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Straight off the carts of Bombay

Times Staff Writer

WHEN a friend, originally from India, invited me to a “street food” party in Simi Valley, I expected a sort of outdoor fair where I would wander among food booths. Instead, I found a fun party in someone’s home where a young caterer, Raunaq Savur, had prepared a buffet of Bombay street snacks.

Savur was born in Bombay (now Mumbai), a city famous for the delicious treats offered by street vendors. Street food is everywhere there, from the beaches to the heart of the city. Popular street fare such as bhel puri, a cross between a salad and a crunchy chips mix, and pav bhaji, spiced mashed vegetables served with soft rolls, have spread to other parts of India. And in recent years, Bombay-trained chefs have put their versions of street treats on restaurant menus in India and L.A.

Savur’s party idea is perfect for casual California entertaining. The food is novel for many people, colorful and fun to eat -- with a spiciness that adds excitement. Guests can pick and choose, arranging their own plates, adding on chutneys and garnishes to taste. Beer’s a good accompaniment, as are summer cocktails such as gin and tonic. For nonalcoholic drinks, try nimbu pani (an Indian limeade: fresh squeezed lime juice with simple syrup and water) or nimbu soda (lime juice, simple syrup and sparkling water).

Plan for a menu of three dishes, along with three or more chutneys. You’ll need to take a list to one of L.A.'s many Indian markets, but once you have the ingredients assembled, the recipes are not complicated. Some have several steps, many of which can be done in advance. The chutneys can be made days ahead of time, as can other elements such as rotis (flatbread) and meat filling.

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As a main dish, try Neela Paniz’s frankie, which is tender flatbread wrapped around spicy, stewed lamb. Paniz, who was born in Bombay, created it for her Bombay Cafe in West Los Angeles. It’s been a great hit there, and much copied by other Indian restaurants.

According to Paniz, the frankie appeared in Bombay in the mid ‘70s as a variation on a Calcutta snack of grilled meat wrapped in a flatbread similar to nan. The Bombay version uses curried meat. “I believe they named it a ‘frankie’ as a takeoff on a frankfurter,” she says. The ends of the wrapper are left open, like a rolled soft taco. Serve them whole or cut into halves or thirds for finger food.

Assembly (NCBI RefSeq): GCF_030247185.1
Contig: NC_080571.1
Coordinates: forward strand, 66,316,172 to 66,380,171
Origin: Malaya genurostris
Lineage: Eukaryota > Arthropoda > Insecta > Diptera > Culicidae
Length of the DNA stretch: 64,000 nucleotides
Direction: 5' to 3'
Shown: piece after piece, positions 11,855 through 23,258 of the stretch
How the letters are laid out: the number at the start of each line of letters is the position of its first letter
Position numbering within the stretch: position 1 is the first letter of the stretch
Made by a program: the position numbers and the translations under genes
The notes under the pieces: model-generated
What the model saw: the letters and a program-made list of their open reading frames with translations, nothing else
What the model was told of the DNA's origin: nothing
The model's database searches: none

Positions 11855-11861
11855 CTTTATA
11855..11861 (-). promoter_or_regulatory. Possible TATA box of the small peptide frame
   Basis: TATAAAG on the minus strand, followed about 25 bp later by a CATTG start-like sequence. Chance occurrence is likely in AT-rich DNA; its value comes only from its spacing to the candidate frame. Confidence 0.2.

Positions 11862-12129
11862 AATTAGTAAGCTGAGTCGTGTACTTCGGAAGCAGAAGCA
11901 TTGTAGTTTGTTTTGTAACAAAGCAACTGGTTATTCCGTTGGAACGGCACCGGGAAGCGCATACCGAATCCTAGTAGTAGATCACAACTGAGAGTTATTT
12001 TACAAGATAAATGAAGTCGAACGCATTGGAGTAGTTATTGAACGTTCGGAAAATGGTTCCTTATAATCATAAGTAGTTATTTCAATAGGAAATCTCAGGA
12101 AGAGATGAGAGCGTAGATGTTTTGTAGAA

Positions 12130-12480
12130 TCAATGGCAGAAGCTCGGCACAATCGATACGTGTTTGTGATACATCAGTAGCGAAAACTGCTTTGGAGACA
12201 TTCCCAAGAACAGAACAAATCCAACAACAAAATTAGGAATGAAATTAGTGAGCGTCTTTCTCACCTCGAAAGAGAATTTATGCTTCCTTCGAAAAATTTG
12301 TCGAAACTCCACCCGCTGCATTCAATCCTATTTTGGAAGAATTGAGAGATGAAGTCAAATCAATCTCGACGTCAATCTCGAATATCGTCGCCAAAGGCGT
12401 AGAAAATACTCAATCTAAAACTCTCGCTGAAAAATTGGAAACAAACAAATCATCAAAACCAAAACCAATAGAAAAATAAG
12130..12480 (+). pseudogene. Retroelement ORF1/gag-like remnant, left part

Along with the frankies, offer a bowl of bhel puri, a terrific side dish that’s not quite a vegetable salad, not quite a crunch snack mix. Savur’s shortcut version combines a ready-made Indian snack mix that contains crisp tidbits such as puffed rice and tiny fried puris (a puffy flat bread) with peanuts, sev (fine chickpea noodles), onion, tomatoes, diced potato and sweet and spicy chutneys.

“I think that the best way to enjoy bhel is to have all the ingredients prepped beforehand and laid out on the table separately, very much like a taco bar,” says Savur. In addition to the chutneys and diced vegetables called for in the recipe, you could experiment with accompaniments including chopped cilantro, fresh chiles and lemon wedges, yogurt raita and cut-up fresh fruit.

I first tasted -- and loved -- pav bhaji at Bombay Bite in Westwood. Chef Preet Kamble’s recipe combines pav (bread) and bhaji (vegetables), in this case including potatoes, carrots, cauliflower, green peppers, peas and tomatoes. The vegetables are cooked into a deliciously spiced soft paste. The rolls, cut in half, simmer in butter and the pan juices until impregnated with rich flavor. The idea is to spread the paste on the hot rolls, like an open-faced sandwich.

“Pav bhaji is the top thing on the street in Bombay,” says Kamble, who was born there. “It has become a big fad. All the major restaurants and hotels have put it on the menu, but that in the street is tastiest.”

Toasted rolls traditionally go with pav bhaji, but as a party dip it’s great with chips, wedges of pita bread or Indian breads from a market or restaurant.

Like any small-plates party, a Bombay street-food spread is all about planning. Prepare some elements in advance, make some chutneys and purchase others, mix in a few discoveries from the Indian market and soon you’ll have a festive buffet -- something like that outdoor food fair I imagined, after all.

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Green chutney

Total time: 20 minutes

Servings: Makes two-thirds cup

Note: From “The Bombay Cafe” by Neela Paniz. Dalia, or channa, are small, split chickpeas, available in Indian markets.

12 to 14 serrano chiles, coarsely chopped

3 cups loosely packed cilantro leaves

1 cup loosely packed mint leaves

1 tablespoon dalia or channa

2 tablespoons lemon juice

1 teaspoon salt

4 to 5 tablespoons water

Combine the chiles, cilantro, mint, dalia, lemon juice and salt in a blender and puree, adding the water as needed. Scrape the sides of the blender down several times with a spatula. Adjust seasoning to taste.